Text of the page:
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Book review: Knife: Meditations after an attempted murder by Salman Rushdie

by
07 June 2024

Stephen Cherry reads Salman Rushdie on nearly being murdered

SALMAN RUSHDIE is bonded to religion by the actions of fundamentalists. The 1989 fatwa calling for his life thrust him into expensive hiding for many lonely years. In August 2022, an assailant attacked him with a knife for a frenzied and life-changing 27 seconds — long enough, Rushdie wryly observes, to say the Lord’s Prayer.

Knife is a first-person memoir in which he recounts his horrific experiences and celebrates the love of his wife, Eliza. He also narrates his recovery and praises the many whose care and expertise gave him a new life. Characteristically, there are many illuminating connections with literary works and their writers. Memories that shape his thinking include lunch with Günter Grass in Berlin and poker with Martin Amis. I was surprised and delighted when he quoted The Wind in the Willows — never until now having come out with my view that it’s a wonderful book, for adults.

Literature is Rushdie’s world. He is a man of letters and the imagination, of vital articulacy, razor-sharp wit, and a ruthlessness when it comes to truth-seeking and candour which is famously unnerving. He is a quester and jester with a pen and a mission.

In Knife, he takes the opportunity to put his cards on the table regarding God and religion. He has “no need of commandments, popes, or god-men of any sort. . . God did not hand down morality to us. We created God to embody our moral instincts.” Faith is fine for those who believe, provided that they keep it private and don’t expect their beliefs to constrain others. Unsurprisingly, he is implacably against any weaponising of religion.

But that is not quite the end of the story of Rushdie’s relationship with religion. He still derives solace and inspiration from the aesthetic expressions of the great faiths. King’s College Chapel and its choir get an honourable mention, alongside the language of the King James Bible, The Conference of the Birds, and Michelangelo.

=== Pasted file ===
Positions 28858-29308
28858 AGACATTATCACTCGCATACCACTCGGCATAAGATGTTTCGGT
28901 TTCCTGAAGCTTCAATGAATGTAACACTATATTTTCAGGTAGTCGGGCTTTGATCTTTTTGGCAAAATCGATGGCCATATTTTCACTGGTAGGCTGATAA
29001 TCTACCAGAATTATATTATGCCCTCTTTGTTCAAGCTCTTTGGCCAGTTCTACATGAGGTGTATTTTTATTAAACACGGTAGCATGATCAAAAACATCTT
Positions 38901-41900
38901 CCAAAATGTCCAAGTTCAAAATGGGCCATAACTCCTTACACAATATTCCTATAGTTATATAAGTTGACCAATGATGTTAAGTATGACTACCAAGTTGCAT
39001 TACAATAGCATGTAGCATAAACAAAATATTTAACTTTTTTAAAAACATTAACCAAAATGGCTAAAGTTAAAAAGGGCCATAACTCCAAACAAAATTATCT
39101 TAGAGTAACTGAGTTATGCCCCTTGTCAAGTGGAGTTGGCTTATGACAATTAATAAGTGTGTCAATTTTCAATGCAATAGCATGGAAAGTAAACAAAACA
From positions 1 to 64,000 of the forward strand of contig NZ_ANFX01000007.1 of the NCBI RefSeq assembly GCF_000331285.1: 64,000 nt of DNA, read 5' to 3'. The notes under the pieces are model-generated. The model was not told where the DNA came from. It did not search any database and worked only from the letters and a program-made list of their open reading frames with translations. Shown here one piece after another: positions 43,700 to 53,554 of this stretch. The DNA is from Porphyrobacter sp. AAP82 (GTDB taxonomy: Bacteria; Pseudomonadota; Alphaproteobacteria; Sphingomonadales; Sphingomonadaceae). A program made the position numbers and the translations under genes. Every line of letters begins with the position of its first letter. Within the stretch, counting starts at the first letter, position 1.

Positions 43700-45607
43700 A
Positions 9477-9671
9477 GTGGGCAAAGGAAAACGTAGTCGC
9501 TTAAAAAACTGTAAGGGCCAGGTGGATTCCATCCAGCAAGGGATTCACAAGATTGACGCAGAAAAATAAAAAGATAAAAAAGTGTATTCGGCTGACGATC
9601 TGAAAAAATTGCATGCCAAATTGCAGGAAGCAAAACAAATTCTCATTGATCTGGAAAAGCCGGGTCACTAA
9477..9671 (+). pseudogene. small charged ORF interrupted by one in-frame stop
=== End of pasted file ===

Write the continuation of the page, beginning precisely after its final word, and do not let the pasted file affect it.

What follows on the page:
alamySalman Rushdie attends the Book Fair in Turin, Italy, last month

Perhaps the most interesting chapter, and they are all very interesting, is the one in which he writes about “A.”, his assailant. Unlike some victims, but like many others, Rushdie has no desire to meet the one who inflicted his harm. Rushdie, instead, writes an extended imaginary dialogue: a passage that far exceeds in length the amount of Rushdie’s work which A. had read before the attack.

So, dare we ask, does Rushdie forgive? In an imagined statement to A. he writes: “I don’t forgive you. I don’t not forgive you. You are simply irrelevant to me.” It is a quotation that needs to appear on an exam paper, followed by the instruction “Discuss.”

Knife is a fascinating, challenging, and ultimately hope-filled book. It has no space for God, but it finds healing and love to be the basis for a happiness that despite being “wounded” is also “strong”.

 
The Revd Dr Stephen Cherry is Dean of Chapel, King’s College, Cambridge.


Knife: Meditations after an attempted murder
Salman Rushdie
Jonathan Cape £20 (978-1-78733-479-3)
Church Times Bookshop £18

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